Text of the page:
5 Wilson. Continued from Page 8 Here and there throughout the factory, stray balls in various stages of evolution bounce to and fro like lost frogs. The felt, which is 50 percent wool, is the most expensive component of the ball. Another amazing number: The felt from a year's production could pave a highway from Greenville to Washington, D.C., ""Garvais said. The yellow-green color of the average tennis ball is called optic yellow. The choice of color is no accident, since optic yellow is the color the human eye can pick up best with peripheral vision. As the legend goes, Garvais said, the color was first employed in a special dye by the U.S. Navy for use in the ocean during search and rescue missions. Today, Garvais said, 98 per- optic yellow. ! After the felt is applied, the balls are cured, the felt is fluff-j ed and the Wilson name is i ironed on, along with a number i from 1 to 8. j Then the balls are put in pres-j surized cans, which extends ! shelf life. Garvais said Wilson ; wants the balls to have two l. years of shelf life. Each can runs through a so-i nar detector that picks out any can that has lost pressure and boots it into the discard bin. (JLabels are put on the good cans, just like pop bottles. In all, the balls go through 40 quality assurance tests in the production process. A lot of balls don't survive the manufacturing process. Large bins marked "T to 19" are filled with balls with minor cosmetic ; flaws. These will be sold as teaching balls to clubs and pros. The demand for teaching balls far exceeds the supply of these rejects, Garvais said. As more automation eliminates : waste, the supply of teaching i .balls will sink even further. The Wilson factory imports ; its natural rubber, but other-! wise the plant is heavily depen dent on local suppliers. Sonoco Products supplies the plastic cans, the same material Sonoco makes for its soft-drink bottles. Milliken & Co. supplies about half the felt. The canning machines are made by Hart-ness International in Greenville. The Charleston port is used to bring in the rubber. The plant has a ball and can testing lab, kept at 72 degrees ,and 50 percent relative humidity, according to industry testing standards. In the lab, machines test for leaks in cans. Balls are knocked around inside test boxes with in teriors resembling hard or clay courts. A ball crusher tests for durability. And a bounce tester drops the ball from precisely 100 inches. The ball hits a pad and pops up above the 55-inch mark. From a 100-inch drop, the ball must rebound between 53 and 58 inches, according to United States Tennis Association standards. Garvais said Wilson's standard is a 55 to 57-inch rebound. . The cans are also tested to see how they stand up to heat. Wilson determined that a can of balls ought to withstand lying in the rear window of a car all day without deforming. That means a test of 145 degrees for eight hours. Garvais said Wilson responds to every letter. The company conducts dealer surveys and checks with every customer who registers a negative comment. All of this quality control is in place to ensure reliability a critical factor in the tennis ball wars. 'People don't lay awake at night worrying about finding a better way to put adhesive on felt, but we do.' " People don't lay awake at night worrying about finding a better way to put adhesive on felt, but we do," said Garvais. While Wilson says it has 40 percent of the U.S. market, Penn lays claim to 55 percent. Dunlop Slazenger says Wilson and Penn together have 90 percent of the market, while Dunlop Slazenger has 7 percent. The May issue of Sporting Goods Dealer magazine placed Wilson tennis balls in the No. 1 spot over No. 2 Penn in a survey in which dealers rated manufacturers. A new study by the Tennis Industry Association showed that among those playing tennis four or more times a year, Wilson tennis balls had the highest name recognition. In a test of "unaided awareness" of tennis ball brands, the Wilson name was recognized by 75 percent of the people in the survey. Penn was named by 66 percent, far ahead of third place Spalding with 19 percent. According to the Association, Penn leads Wilson by a narrow 42 percent to 40 percent as the brand bought most among all players. "But this understates Penn's lead as it beats Wilson by 47 percent to 39 percent among the most frequent players," the survey said. The Tennis Industry Association estimates that there were $102 million in wholesale tennis ball sales in 1992, down from $107 million in 1991. Unit sales are down, too, with 136 million tennis balls sold in 1992, down by 2 million balls from 1991 . Unit and dollar sales were up 11 percent in 1991, based on industry interviews, and up 7 percent in 1990 over 1989. Wilson balls come in several grades. The "U.S. Open" is Wilson's most consistent, long-lasting ball. Although it can be bought at most retail sports shops, it's the same "Tournament Select" ball used at the U.S. Open tennis match in New York. Then there's the slightly cheaper Wilson Championship and Pro Staff. A new product is Peppers, which are regular balls painted in a swirl of bright colors. The plastic can is 100 percent R'lChSrd Garvais Wilson plant manager recyclable. Wilson's all- aluminum top also can be recycled. The cans are partially made from recycled materials. Wilson Sporting Goods Co. sells a variety of tennis, golf, baseball and football equipment, including the official NFL football. Wilson is owned by Amer UPSTATE BUSINESS STOCK CONTEST Pet Nome 106 GREENVILLE-TERRY BISHOP 94.7 GREENVILLE-JAMESSBARR 85.6 GREENVILLE-MARIE RBARR 71.3 GREENVILLE-PHILCOGEN 64.6 GREENVILLE-JOE ROYE SS.2 GREEN VI LLE-JERRYSAAD 48.0 GREER ROBERT FRAMPTON 46.4 GREENVILLE-PEGGY BRAMLETT 46.2 GREER-RENIEHALL 42.0 TAYLORS-ESTHER BEST 42.0 GREENVILLE-CLIFFORDFGADDY JT.UbKCtNVILLC-DILLKtlU 39.1 GREER-ALAN BUSH 37.8 GREENVILLE-RAYTUMBLIN 34.4 GREENVILLE -DARYLRENSHAW 34.6 PIEDMONT-BRIANCGUZIK 34.5 GREENVILLE-ODERRA SMALL 33.9 ANDERSON-FSPRUITT 33.3 GREENWOOD-PETE FABER 33.3 TAYLORS-CONNIE TANKERSLEY 33.1 GREER-PAULCRAVEN 32.5 SALEM-EDWINSWAIN 32.2 TAYLORS ANNVREYNOLOS 32.2 TAYLORS-BRENT BULL 30.1 TAYLORS-ANNAS REYNOLDS Hand-wrlHenentrlesarKlslmllarltleslnstocknameswIllresultlnm THE NEWS ALAN OEVORSEY From rubber slug to pressure pack container, the Wilson tennis ball must meet quality tests at every stage of Its evolution before it's shipped to market Group Ltd., of Helsinki, Finland. Competitor Dunlop Slazenger has its North American racket division based in Greenville. The company closed its Hart-well, Ga., tennis ball plant last year, costing 132 jobs, and moved production to the Philippines. Perm has a 450-employee ten- nis ball plant and its Racquet sg which makes tennis balls and little else, has a plant in Ireland that supplies the European market. Penn spokeswoman Judy Zuber said Penn has one-third of world market share. The company is planning to open a tennis ball plant in Jonesboro, Ark., where the company once had a plant. Oddly enough, Garvais . ' r j , Largest percentagesalnslnce April 1 Slock AOI CmpRg CmpRg Nthgotg Angeles Boomtwn Xlcor Berk Ha SteinMrt Pet Stock -20.0 RepGlda 154.5 Mlnven 154.5 Minven 84.6 Mlnven -25.0 Bullion 18.2 PresRvt 50.0 SEEQ 18.1 MGMG -2.7 CasMog -4.3 TCBY 4.1 UsalrG 66.7 Glamit 11.6 WMS 20.2 BatlMt 16.7 ClneOd 16.7 ClneOd 33.3 Llnlum 23.3 SunMn 66.7 TVXGId 33.3 BullRun 6.7 StorTch 17.8 Merck s 0.4 VlrolTst 36.8 Mlcrolg 120.4 VlrolTst Pet Stock 453.9 Genlsco 100.0 AngSwIst 100.0 AngSwIss 100.0 EchoBv 111.1 EClEnv 93.8 GrdCosn -4.2 Romtek 26.1 CaslnAm 100.6 Svnergn 1.5 CmpRg 1.2 CaslnAm 58.1 SonMpt 38.8 LasVDsc 36.8 ABarcks 100.0 Intlag 100.0 LVI -5.5 Invltwt 66.7 ChfCon 50.6 EchoBv 23.3 Glamls 59.2 AmFB 1.1 TubMex 30.6 HmeDpt -8.3 Genus Carlisle CravCm SUflMO Cadence ASA Ltd Brooke Brooke For Id wl A GlobM SunMn Blyvoor T2Med FthlllG SPORn PhxNet Invltwt 30.6 CopCIIs i ' doesn't play tennis. He's a baseball lover and a Red Sox fan, having played a high-school tournament game in Fenway Park. A painting of the Boston ball park hangs in his office. Garvais has a degree in engineering from Wister Polytechnic Institute in Wister, Mass., and a master's in business from Syracuse. In his eight-year career with Corning Glassware, the company moved him seven times. Feeling like he wanted a little more control of his destiny, he took a job with Wilson in 1976 and worked in a racket factory in New York and then for a short time at corporate headquarters in Chicago. When Wilson decided to open a ball plant, he jumped at the chance to get back into manufacturing. He's smelled success ever since. Pet Stock -33.3 Chiles 33.3 GldQual 33.3 GldQual 76.5 SunMn 225.0 IRTCp 54.8 CasMag 150.0 Mitel 102.3 IntlGme 15.1 PresRvt 154.5 SunMn 102.3 CasMag 50.0 FMCGd -25.0 Ramtek 25.3 EchoBy 57.1 LVI 0.0 Mitel 120.4 MrRotr 25.0 EchoBy 76.5 TelefMex 58.1 SunMpf 15.5 ImunRsp -9.3 ChmCSwt 11.2 CapCltl 25.0 Ault Pet Stock 28.0 BanyHI 100.0 WstPAc 100.0 Brkwta 66.7 LAC 9 -12.9 Tortel 100.6 Gtechn 47.1 Semtch 98.5 VideoL 93.8 Promuss 66.7 Blopool 100.6 EdcAlt 35.9 Zapata 150.0 Wotrln 76.5 Hmslke 0.0 Mediplx 47.1 UnvMed 30.8 I nfonw wtA 76.5 Explors -12.5 SaltMax 50.0 TCBY 114.0 Revcon Pet 99.9 85.7 40.0 28.8 25.0 8.4 2.7 13.7 24.1 -8.1 1.0 -11.1 20.0 30.2 8.4 9.1 33.3 -22.2 -14.7 1.5 14.3 26.3 120.4 125.0 14.3 128.6 ENSCO -1.6 Invltwt 17.6 Saitec 13.3 Abatlx -1.6 PetroUn PAGE 10 THE GREENVILLE NEWS 8UNDAY, June 6, 1993 t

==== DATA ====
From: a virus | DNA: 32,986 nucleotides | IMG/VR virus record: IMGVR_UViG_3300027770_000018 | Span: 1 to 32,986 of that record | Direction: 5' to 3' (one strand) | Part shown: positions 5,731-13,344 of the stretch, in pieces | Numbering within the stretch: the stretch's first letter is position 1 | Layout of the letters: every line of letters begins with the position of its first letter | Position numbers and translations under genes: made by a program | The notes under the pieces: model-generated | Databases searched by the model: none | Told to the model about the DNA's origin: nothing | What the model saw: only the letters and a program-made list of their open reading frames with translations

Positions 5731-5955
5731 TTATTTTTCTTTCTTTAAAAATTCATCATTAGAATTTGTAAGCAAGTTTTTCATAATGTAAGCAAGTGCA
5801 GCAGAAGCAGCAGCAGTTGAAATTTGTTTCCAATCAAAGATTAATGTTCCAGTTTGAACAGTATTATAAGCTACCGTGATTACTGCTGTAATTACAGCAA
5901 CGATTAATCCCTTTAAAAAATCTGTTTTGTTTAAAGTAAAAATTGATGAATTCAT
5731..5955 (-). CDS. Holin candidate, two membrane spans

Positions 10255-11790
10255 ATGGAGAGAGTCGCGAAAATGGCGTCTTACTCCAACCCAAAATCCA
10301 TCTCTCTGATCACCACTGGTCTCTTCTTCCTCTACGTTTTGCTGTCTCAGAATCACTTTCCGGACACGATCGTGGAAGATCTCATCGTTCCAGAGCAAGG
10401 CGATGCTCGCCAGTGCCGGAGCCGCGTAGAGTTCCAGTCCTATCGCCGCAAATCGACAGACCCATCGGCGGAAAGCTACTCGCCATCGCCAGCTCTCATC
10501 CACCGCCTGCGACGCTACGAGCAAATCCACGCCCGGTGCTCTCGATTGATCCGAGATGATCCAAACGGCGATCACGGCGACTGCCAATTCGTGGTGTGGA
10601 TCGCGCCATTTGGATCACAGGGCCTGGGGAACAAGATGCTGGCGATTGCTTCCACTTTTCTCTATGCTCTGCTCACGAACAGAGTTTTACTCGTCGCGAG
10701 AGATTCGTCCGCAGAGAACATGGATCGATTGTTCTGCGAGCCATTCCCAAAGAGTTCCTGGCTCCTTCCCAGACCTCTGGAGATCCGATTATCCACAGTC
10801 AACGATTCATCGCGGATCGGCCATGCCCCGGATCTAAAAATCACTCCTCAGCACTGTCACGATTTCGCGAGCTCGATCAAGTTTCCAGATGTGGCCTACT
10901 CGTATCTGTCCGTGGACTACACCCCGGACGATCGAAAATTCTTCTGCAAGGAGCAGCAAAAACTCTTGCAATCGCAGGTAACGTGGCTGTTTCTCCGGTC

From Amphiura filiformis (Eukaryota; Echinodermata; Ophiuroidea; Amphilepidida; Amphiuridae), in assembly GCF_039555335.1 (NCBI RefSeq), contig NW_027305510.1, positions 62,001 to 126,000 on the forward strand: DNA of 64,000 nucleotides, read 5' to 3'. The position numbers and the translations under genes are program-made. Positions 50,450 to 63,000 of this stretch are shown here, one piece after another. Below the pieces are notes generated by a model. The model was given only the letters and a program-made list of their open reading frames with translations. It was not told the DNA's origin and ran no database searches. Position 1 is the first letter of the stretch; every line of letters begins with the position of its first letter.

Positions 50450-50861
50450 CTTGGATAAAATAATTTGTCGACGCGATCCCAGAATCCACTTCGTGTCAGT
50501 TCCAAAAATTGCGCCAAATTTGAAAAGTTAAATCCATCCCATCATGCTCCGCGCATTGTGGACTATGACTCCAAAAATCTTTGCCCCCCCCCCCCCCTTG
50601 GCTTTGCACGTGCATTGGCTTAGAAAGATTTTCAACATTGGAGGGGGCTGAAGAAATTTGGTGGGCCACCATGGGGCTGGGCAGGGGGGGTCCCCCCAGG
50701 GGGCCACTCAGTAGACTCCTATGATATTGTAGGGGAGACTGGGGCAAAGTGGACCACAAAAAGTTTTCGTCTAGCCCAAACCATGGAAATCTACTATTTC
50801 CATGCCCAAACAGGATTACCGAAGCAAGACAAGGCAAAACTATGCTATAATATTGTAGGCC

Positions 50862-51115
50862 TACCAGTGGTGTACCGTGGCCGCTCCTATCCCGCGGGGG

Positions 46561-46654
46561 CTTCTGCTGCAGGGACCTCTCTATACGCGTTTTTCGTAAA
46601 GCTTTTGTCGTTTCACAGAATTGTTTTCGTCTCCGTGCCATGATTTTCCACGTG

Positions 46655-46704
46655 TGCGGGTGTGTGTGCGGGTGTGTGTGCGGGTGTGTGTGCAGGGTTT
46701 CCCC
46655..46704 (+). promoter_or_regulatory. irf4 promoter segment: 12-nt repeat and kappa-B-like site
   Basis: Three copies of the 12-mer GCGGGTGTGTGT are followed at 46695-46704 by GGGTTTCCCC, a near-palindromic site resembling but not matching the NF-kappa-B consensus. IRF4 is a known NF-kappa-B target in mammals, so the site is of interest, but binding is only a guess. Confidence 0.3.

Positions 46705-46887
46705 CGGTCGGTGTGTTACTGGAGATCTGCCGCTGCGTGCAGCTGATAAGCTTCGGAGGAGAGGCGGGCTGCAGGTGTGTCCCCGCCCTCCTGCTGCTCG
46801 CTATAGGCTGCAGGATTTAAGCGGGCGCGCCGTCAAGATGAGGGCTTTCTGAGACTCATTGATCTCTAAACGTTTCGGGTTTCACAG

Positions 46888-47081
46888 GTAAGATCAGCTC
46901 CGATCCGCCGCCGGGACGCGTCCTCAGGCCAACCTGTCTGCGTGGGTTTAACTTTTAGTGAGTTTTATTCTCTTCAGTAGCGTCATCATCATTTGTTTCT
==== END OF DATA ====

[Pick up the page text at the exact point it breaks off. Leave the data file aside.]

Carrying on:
Get access to Newspapers.com

  • The largest online newspaper archive
  • 21,900+ newspapers from the 1700s–2000s
  • Millions of additional pages added every month

Publisher Extra® Newspapers

  • Exclusive licensed content from premium publishers like the The Greenville News
  • Archives through last month
  • Continually updated

Try it free